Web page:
The Isbells later sued Credit Nation for fraud and violation of the FBPA on the ground that Credit Nation falsely represented the vehicle's condition as having no frame or transmission damage. The Isbells also sued for breach of contract, alleging that Credit Nation broke its oral promise to find a suitable replacement vehicle for the Isbells. The Isbells also asserted that Credit Nation violated the FBPA by misrepresenting the business entities involved in the transaction, and that the dealership violated TILA by failing to disclose the payment schedule.3
Credit Nation moved for summary judgment, claiming that the Isbells' fraud claim failed as a matter of law because they presented no evidence that the dealership knew the vehicle was damaged or defective, and that the Isbells could not show justifiable reliance on any alleged misrepresentation. Credit Nation also argued that the Isbells' breach of contract claim failed because any promise to find a replacement vehicle was unenforceable for lack of material terms and for violating the statute of frauds. In addition, Credit Nation argued that the Isbells' FBPA claim based on misrepresentation of the vehicle's condition failed for the same reasons the fraud claim failed. Credit Nation also asserted that the Isbells' FBPA claim based on the use of multiple business entities failed since Credit Nation was permitted to use multiple trade names and there was no evidence that the Isbells were actually confused by such use. Credit Nation also contended that its TILA disclosures were accurate, and that to the extent they were not, it was entitled to a bona fide error defense since any errors were unintentional.
The Isbells filed a cross-motion for partial summary judgment, and Credit Nation moved to strike documents attached to the Isbells' motion and a supplemental affidavit. Following a hearing, the trial court issued an order granting summary judgment to Credit Nation, denying the Isbells' cross-motion for partial summary judgment, and denying Credit Nation's motions to strike.
Case No. A12A1360
1. The Isbells contend that the trial court erred in granting Credit Nation's motion for summary judgment because it ignored Mr. Isbell's deposition exhibits that were not filed with the clerk of the court. Their claim lacks merit.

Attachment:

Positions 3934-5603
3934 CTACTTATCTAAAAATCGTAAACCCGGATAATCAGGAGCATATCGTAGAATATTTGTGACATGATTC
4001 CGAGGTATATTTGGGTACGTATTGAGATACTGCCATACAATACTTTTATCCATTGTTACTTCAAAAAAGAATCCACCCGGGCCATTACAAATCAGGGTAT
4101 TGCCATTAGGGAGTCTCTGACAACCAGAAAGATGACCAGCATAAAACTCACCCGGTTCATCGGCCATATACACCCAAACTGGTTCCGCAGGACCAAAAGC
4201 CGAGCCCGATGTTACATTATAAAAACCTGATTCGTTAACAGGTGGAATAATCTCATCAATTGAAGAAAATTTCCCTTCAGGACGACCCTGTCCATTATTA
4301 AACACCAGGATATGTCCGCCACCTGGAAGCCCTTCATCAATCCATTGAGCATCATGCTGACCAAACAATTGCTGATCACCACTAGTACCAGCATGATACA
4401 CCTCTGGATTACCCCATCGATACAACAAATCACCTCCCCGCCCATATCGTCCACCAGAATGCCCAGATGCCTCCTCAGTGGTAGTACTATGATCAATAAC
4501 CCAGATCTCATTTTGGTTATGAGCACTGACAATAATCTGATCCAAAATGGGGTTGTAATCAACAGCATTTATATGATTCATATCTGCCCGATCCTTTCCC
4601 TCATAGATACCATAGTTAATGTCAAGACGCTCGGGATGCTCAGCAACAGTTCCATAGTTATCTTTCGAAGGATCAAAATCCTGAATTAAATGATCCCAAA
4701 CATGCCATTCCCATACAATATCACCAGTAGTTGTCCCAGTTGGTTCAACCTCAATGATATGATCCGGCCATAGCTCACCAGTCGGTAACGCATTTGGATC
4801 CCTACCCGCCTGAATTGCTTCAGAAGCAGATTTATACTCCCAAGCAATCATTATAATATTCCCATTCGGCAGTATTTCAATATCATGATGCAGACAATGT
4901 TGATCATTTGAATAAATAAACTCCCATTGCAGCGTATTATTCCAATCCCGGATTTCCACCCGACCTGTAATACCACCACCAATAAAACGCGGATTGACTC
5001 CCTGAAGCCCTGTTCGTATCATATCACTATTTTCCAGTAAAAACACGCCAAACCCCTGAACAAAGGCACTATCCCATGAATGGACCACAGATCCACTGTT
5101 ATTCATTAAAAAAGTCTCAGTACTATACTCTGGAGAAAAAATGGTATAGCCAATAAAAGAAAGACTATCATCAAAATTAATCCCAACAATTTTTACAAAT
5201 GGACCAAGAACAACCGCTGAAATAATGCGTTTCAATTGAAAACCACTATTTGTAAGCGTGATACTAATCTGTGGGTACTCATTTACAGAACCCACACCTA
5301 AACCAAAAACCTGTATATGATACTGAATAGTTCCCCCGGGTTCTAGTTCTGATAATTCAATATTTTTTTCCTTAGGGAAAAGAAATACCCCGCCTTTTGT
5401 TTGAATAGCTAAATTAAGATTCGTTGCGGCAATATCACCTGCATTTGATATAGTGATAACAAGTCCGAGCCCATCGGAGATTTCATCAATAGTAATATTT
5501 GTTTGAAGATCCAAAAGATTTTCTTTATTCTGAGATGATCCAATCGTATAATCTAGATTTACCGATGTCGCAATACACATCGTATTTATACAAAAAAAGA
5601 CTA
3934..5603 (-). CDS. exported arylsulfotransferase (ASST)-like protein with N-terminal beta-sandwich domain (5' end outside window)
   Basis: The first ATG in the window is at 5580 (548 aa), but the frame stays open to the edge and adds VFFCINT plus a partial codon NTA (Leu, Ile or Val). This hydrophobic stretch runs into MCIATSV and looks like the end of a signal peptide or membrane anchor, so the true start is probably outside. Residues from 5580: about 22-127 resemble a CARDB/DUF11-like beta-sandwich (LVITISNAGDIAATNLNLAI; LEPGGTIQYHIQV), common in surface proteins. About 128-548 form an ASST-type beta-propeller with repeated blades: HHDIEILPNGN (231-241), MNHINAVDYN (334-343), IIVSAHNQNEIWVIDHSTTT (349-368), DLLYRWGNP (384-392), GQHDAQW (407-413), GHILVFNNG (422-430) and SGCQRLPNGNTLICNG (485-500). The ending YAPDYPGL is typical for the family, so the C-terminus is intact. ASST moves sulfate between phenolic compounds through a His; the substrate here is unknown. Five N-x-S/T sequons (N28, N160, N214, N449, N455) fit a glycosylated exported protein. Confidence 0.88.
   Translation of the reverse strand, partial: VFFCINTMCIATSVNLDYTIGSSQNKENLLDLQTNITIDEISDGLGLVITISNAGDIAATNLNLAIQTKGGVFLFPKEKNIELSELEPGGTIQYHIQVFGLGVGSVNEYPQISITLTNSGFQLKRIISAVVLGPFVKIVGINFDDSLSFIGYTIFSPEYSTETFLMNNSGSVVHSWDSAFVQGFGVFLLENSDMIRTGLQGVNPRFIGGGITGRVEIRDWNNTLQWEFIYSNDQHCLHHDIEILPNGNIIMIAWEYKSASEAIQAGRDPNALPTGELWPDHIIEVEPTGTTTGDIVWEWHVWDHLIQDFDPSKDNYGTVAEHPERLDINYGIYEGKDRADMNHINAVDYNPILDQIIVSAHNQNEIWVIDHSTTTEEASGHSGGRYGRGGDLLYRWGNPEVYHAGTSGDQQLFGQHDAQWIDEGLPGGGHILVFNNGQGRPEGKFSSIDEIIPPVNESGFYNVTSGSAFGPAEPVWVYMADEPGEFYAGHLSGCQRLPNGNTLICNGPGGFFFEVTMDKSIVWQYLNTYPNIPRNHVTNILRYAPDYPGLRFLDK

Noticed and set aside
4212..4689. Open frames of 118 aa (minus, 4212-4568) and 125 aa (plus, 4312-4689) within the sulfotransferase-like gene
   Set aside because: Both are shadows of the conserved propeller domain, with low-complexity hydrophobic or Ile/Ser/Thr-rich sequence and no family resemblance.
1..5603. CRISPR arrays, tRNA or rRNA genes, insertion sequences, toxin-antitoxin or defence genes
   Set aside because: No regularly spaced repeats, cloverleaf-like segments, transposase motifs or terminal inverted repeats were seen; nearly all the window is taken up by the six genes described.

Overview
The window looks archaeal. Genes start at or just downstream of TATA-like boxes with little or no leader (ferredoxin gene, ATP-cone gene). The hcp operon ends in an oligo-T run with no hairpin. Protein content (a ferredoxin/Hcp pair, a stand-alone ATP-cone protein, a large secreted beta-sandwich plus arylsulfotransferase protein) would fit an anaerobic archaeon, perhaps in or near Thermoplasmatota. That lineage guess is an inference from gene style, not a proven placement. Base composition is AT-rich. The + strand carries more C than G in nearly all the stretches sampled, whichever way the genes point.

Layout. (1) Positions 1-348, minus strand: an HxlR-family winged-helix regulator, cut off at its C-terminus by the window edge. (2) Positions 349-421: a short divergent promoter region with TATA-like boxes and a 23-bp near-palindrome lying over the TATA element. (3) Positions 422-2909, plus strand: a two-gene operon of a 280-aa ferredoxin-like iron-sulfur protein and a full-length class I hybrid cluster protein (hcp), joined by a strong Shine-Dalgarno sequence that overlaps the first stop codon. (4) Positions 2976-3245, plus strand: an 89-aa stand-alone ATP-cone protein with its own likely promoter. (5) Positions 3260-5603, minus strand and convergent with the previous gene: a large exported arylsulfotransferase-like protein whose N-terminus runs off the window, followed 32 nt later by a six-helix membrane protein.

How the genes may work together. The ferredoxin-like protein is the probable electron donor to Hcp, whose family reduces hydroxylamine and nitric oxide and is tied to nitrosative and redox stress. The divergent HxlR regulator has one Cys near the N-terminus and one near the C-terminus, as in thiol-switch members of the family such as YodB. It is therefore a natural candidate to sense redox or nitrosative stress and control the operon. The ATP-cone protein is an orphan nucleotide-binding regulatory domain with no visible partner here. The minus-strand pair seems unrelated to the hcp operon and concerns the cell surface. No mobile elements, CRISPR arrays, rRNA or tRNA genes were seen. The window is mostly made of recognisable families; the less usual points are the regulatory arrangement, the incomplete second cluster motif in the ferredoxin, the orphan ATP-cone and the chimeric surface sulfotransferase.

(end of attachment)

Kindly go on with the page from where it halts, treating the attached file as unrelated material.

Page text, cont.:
Under OCGA § 9–11–56, once a movant supports his motion for summary judgment, the opponent cannot rest upon the mere allegations of his complaint, but must come forth with affidavits or other evidence setting forth specific facts showing that a genuine issue exists for trial. And the burden of timely filing depositions and other discovery material with the trial court lies with the party which intends to rely upon it.
(Citations and punctuation omitted.) Parker v. Silviano, 284 Ga.App. 278, 281(2), 643 S.E.2d 819 (2007).
Here, Credit Nation filed Mr. Isbell's deposition and referred to his deposition testimony in support of their motion for summary judgment. Mr. Isbell's deposition referred to certain exhibits, which were not attached to the deposition filed by Credit Nation. Since the Isbells were relying on the subject deposition exhibits, it was their burden to ensure that the record was complete. Parker, supra, 284 Ga.App. at 281(2), 643 S.E.2d 819. Nevertheless, the record shows that the subject deposition exhibits were attached to the Isbells' statement of undisputed material facts. Since the trial court stated that it considered the entire record upon ruling on the motions for summary judgment, and there is no evidence to the contrary, the Isbells have failed to demonstrate that they were harmed by Credit Nation's failure to attach the deposition exhibits with the deposition transcript. As such, the Isbells' claim affords no basis for reversal. See Hooks v. Humphries, 303 Ga.App. 264, 269(4), 692 S.E.2d 845 (2010) (“[I]t is axiomatic that harm as well as error must be shown to authorize a reversal by this court.”) (citation and punctuation omitted).
2. The Isbells contend that the trial court erred in granting summary judgment to Credit Nation on their fraud and rescission claim for failure to present admissible evidence that Credit Nation knew that the Ford Explorer had transmission and frame damage. We agree that the Isbells presented evidence from which a jury could infer that Credit Nation knew about the vehicle's frame damage, but disagree that they presented evidence that Credit Nation knew that the vehicle had transmission issues.
(a) “In general, a party alleging fraudulent inducement to enter a contract has two options: (1) affirm the contract and sue for damages from the fraud or breach; or (2) promptly rescind the contract and sue in tort for fraud.” (Citation omitted.) Ekeledo v. Amporful, 281 Ga. 817, 819(1), 642 S.E.2d 20 (2007). “The tort of fraud has five elements: a false representation by a defendant, scienter, intention to induce the plaintiff to act or refrain from acting, justifiable reliance by plaintiff, and damage to plaintiff.” (Punctuation and footnote omitted.) Serchion v. Capstone Partners, Inc., 298 Ga.App. 73, 76–77(2), 679 S.E.2d 40 (2009).
(i) Here, there was record evidence from which a jury could infer that Credit Nation knew about the vehicle's frame damage. Notably, in response to the Isbells' interrogatories, Credit Nation admitted that its agent bought the Ford Explorer at an auction performed by Manheim Auction Company (“Manheim”). Manheim's Controller confirmed that Credit Nation had requested and paid for a post-sale inspection. Manheim's Controller averred and submitted business records showing that the Ford Explorer was announced at auction as having frame and body damage, and that the vehicle's left rear rail was bent.